A useful medicinal tincture (H.) is made from the Skullcap (Scutellaria), which is a Labiate plant of frequent growth on the banks of our rivers and ponds, having bright blue flowers, with a tube longer than the calyx. This is the greater variety (Galericulata). There is a lesser variety (Scutellaria minor), which is infrequent, and grows in bogs about the West of England, with flowers of a dull purple color. Each kind gets its name from the Latin scutella, "a little
cap," which the calyx resembles, and is therefore called Hood Wort, or Helmet flower. The upper lip of the calyx bulges outward about its middle, and finally closes down like a lid over the fruit. When the seed is ripe it opens again.
Provers of the tincture (H.) in toxic doses experienced giddiness, stupor, and confusion of mind, twitchings of the limbs, intermission of the pulse, and other symptoms indicative of the epileptiform "petit mal"; for which morbid affection, and the disposition thereto, the said tincture, of a diluted strength, in small doses, has been successfully given.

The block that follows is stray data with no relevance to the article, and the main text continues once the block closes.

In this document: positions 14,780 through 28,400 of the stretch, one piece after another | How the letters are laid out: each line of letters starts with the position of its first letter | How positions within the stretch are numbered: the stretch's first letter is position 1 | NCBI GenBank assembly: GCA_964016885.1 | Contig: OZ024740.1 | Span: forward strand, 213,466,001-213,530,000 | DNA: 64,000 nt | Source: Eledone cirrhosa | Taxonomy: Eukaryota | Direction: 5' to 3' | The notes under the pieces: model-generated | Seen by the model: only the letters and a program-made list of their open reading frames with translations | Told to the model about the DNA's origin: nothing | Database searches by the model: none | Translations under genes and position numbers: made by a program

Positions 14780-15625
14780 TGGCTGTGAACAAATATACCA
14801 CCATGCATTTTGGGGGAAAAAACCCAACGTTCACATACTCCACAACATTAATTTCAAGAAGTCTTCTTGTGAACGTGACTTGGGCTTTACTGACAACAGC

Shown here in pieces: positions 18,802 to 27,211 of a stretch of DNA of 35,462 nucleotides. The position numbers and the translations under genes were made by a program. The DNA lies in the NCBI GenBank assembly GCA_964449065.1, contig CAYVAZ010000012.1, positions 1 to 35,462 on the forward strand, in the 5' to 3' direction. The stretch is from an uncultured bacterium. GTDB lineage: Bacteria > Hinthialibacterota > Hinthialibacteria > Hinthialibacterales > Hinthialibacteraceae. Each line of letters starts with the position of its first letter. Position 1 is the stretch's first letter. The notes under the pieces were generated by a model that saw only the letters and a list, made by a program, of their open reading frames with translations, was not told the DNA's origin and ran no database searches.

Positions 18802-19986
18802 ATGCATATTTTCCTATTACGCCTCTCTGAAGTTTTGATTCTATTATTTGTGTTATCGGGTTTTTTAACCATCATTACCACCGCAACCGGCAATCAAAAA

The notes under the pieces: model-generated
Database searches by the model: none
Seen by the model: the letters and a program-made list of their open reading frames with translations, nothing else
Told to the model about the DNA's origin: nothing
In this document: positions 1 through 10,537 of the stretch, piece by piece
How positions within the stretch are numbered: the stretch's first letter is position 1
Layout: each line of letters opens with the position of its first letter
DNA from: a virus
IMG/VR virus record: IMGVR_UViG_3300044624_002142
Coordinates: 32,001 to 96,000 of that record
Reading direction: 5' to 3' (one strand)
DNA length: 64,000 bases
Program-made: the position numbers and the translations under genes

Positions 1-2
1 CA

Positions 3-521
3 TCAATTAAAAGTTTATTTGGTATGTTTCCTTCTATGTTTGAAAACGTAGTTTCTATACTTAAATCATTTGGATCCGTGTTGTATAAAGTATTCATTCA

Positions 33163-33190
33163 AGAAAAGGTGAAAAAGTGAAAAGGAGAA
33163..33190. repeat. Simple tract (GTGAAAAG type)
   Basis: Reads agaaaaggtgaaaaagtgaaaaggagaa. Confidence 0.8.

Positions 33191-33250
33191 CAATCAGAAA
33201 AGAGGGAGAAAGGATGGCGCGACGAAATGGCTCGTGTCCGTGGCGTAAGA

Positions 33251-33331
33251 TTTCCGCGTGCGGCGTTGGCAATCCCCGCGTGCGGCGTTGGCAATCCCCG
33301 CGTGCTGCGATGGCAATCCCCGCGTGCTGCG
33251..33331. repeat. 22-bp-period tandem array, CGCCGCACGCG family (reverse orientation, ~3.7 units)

The greater Skullcap contains, in common with most other plants of the same order, a volatile oil, tannin, fat, some bitter principle, sugar, and cellulose.
If a decoction of the plant is made with two ounces of the herb to eight ounces of water, and is taken for some weeks continuously in recent epilepsy, or when the disease has only functional causes, it will often prove very beneficial. Likewise, this decoction, in common with an extract of the herb, has been given curatively for intermittent fever and ague, as well as for some depressed, and disordered states of the nervous system.
A dried extract of the lesser Skullcap (Lateriflora) is made by chemists, and given in doses of from one to three grains as a pill to relieve severe hiccough, and as a nervine stimulant; also for the sleeplessness of an exhausted brain.
The Primitive Simplers presented here show the way of life in other generations, it is not suggested or recommended trying them yourself.
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